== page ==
• Kinder PODS- kindergarten: This podcast has great information pertaining to kindergarten.  There are examples of student work, music, students reading, and much more.  I’d love to have my students listen to a recording of kindergartener read, for example, the Hermit Crab by Eric Carle, as part of our Eric Carle study.
  • Kinderkids: This is a podcast from a kindergarten class in New Hampshire. This subscription can give me ideas to use in my own classroom, as well as offer a great way to share what other kindergartners are doing in another state.  Having my students listen to their podcasts would not only be entertaining, but give my own students ideas for contributing to our own podcasts.
  • BigStoryTime: This podcast has lots of short stories for kiddos on varying topics.  There is a story called “I Love My Mommy” that I will have my students listen to before we start working on our Mother’s Day projects this week.  I’ll post the link to my blog and then have my students finish the sentence stem “I love my mommy because….”
  • Cody’s Cuentos: Has stories in Spanish to listen to online. This is exactly what I need in my dual language classroom which will help with developing better listening skills especially when their is a lack of bilingual material in our classroom.
  • Candlelight Stories: Listening to a variety of stories when books and/or parents or older siblings are not available to help them read, or read to the child. We can listen to a variety of stories through these podcasts, on all different types: fables/folk tales/fairy tales. This blended perfectly with our reading unit we just wrapped up in first grade.
  • The Reading Workshop: this podcast will be beneficial for me by keeping me connected to reading and good ways to implement this into my teaching and curriculum. I will use this by adding these strategies into my daily teaching.
  • How to Videos: are mini blogs about how to act in various situations. These are british, and so much fun. They are beneficial to students through role playing different social situations and showing exactly how to handle each. An example is “how to pay a compliment” and “how to decline an invitation.” I would have these available to students on the Library Resource page under the heading “Handling Yourself in Society.” These would also be great for adults. (also check out Elementary Podcast & Big City Small World & I Want to Talk About)
  • Modern Manners Guy: This is a fun podcast. Some of the podcasts are more directed for high school/adults so I would have to find which ones apply to the middle school level.  I teach social skills (all of my students happen to be male) and many have autism so this would be a fun way to teach them manners and social skills. (also check out Manners for the Digital Age)

Also check out Sesame Street Podcast (video episodes where muppets & celebrity guests explaining the meaning of words), Children’s Fun Storytime Podcast, 123 Listen 2 Me (review books, movies,and music), Graphic Organizer Tools, Bookwink, Children’s Fun Storytime, The Lost World, A Tale of Two Cities, Alice in WonderlandThe Essays of Ralph Waldo Emerson, B&N Meet the Writers, The Art of Storytelling with Brother Wolf, ESL Library & English as a Second Language, Prometheus Radio Theater, Recess Stories: A Web Series for Kids, and Librivox: Great Big Treasury of Beatrix Potter.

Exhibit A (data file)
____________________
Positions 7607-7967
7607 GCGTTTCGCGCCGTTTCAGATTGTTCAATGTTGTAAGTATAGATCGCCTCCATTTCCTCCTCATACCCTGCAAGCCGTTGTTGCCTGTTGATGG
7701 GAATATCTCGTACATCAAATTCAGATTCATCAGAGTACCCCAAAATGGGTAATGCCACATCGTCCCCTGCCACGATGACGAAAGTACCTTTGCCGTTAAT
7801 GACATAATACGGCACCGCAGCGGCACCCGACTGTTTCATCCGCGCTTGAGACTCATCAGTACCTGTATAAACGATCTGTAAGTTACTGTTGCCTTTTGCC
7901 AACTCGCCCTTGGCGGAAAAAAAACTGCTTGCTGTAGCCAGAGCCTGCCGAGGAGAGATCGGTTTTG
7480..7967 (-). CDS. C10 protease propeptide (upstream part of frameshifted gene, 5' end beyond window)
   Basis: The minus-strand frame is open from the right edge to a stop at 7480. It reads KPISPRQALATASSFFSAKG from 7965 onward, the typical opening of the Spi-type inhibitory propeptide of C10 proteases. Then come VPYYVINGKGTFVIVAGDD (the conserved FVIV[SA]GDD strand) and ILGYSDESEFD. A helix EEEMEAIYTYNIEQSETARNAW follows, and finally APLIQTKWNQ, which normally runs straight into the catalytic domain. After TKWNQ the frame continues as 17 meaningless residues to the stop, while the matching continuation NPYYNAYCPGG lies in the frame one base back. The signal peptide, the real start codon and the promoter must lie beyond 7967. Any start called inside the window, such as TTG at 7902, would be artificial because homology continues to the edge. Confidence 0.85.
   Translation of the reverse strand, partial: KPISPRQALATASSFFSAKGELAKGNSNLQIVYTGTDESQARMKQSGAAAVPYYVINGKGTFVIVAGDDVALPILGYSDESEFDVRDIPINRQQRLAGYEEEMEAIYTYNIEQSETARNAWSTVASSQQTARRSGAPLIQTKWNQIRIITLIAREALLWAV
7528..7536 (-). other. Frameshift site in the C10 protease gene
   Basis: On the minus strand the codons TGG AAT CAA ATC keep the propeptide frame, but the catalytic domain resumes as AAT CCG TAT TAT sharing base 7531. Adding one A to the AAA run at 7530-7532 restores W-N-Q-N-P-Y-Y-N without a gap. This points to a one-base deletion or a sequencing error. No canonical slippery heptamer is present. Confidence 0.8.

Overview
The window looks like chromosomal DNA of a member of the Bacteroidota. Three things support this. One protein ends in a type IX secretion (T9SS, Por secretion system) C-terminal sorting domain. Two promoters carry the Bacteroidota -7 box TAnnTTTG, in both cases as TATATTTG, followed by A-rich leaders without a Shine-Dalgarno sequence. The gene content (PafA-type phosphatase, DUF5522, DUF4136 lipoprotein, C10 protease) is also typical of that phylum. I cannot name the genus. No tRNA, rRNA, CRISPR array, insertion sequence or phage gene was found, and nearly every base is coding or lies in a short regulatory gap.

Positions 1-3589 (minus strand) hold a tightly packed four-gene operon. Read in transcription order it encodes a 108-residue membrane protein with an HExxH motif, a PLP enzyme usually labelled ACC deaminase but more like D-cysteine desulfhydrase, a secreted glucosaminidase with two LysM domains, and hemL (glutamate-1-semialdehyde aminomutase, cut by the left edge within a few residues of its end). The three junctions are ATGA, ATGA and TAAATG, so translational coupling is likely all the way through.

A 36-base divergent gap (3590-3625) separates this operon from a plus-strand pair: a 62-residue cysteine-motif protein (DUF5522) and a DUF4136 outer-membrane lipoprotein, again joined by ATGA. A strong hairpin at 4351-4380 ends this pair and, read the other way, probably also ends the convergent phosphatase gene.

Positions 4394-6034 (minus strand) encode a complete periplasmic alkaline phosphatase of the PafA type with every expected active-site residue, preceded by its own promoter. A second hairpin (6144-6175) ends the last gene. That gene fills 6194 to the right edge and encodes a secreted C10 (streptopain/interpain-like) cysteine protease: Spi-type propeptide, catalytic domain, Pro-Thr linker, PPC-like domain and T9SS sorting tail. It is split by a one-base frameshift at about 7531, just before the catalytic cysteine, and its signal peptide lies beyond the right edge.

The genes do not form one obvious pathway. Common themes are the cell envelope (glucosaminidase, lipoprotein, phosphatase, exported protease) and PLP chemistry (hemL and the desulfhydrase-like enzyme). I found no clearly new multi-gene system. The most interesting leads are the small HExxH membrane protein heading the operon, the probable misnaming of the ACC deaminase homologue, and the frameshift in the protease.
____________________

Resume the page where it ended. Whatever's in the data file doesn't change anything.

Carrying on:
Also check out the Escondido iRead Program (iRead in iTunes) for information on how podcasts and vodcasts can be used to support and improve the reading process. iPod, iListen, iRead is another great article to support the success of iPods and reading skills.

Many of these podcasts listed can be used as a stand alone or as an example/inspiration for student and/or teacher podcast production.

Some of these podcasts can be subscribed to which will feed into iTunes, others can be saved as an audio or movie file and imported into iTunes, and some are even bundled as an app. Please post others you find in the comments section along with a description and/or how they can be used.

17 May 2011
Comments: 1

The Tree Doth Giveth

Hasn’t the tree given us enough? Go paperless on your next project!

It is that time of year when many schools are working on projects. Here are a few ways you can incorporate Web 2.0 tools in conjunction with the study of personification, simile, and metaphor. All of these tools focus on the tree as inspiration.

Big Huge Labs: Upload an image to create a magazine cover. Create a dialogue or poem to overlay on top of the image.

Tagxedo: Compose a poem and choose a color, theme, layout, shape etc… Tagxedo will give emphasis tow words (Tagxedo_instructions)

Pizap: Upload an image and add text and speech bubbles to it.

Images can be captured by students or taken from copyright free image sites like Pics4Learning & Morgue File.

While most of these sites do not require copyright attribution, it is always a good practice to do so. Since all of these sites do not auto-save or edit text, it is a good idea to write text in another program (Word, Pages, Text File) and copy & paste into tool.

All 3 sites have no required login and have the ability to easily save images as a jpeg for later use in another work.

Have students compose their poem on a word processor, create an accompanying image using one of the 3 Web 2.0 tools listed, and save it as a PDF. Compile the PDF’s to create a class poetry book using Flip Snack (see iPad Lesson section for example & instructions).

Ethemes offers a list of sites that provide lessons and interactives for writing similes & metaphorspersonification.

17 May 2011
Comments: 0

Shakespeare Sonnets

Meet the Bard: I was asked to find some interactive sites for sonnet study and couldn’t stop there…

Here is an article I came across highlighting various blogs, news, and links in reference to Shakespearean Sonnets.

12 May 2011
Comments: 0

Middle Ages Resources

I had a teacher ask for interactive and online resources for the Middle Ages so thought I would share:

Please share other interactive sites and resources for Middle Ages and History as you find them.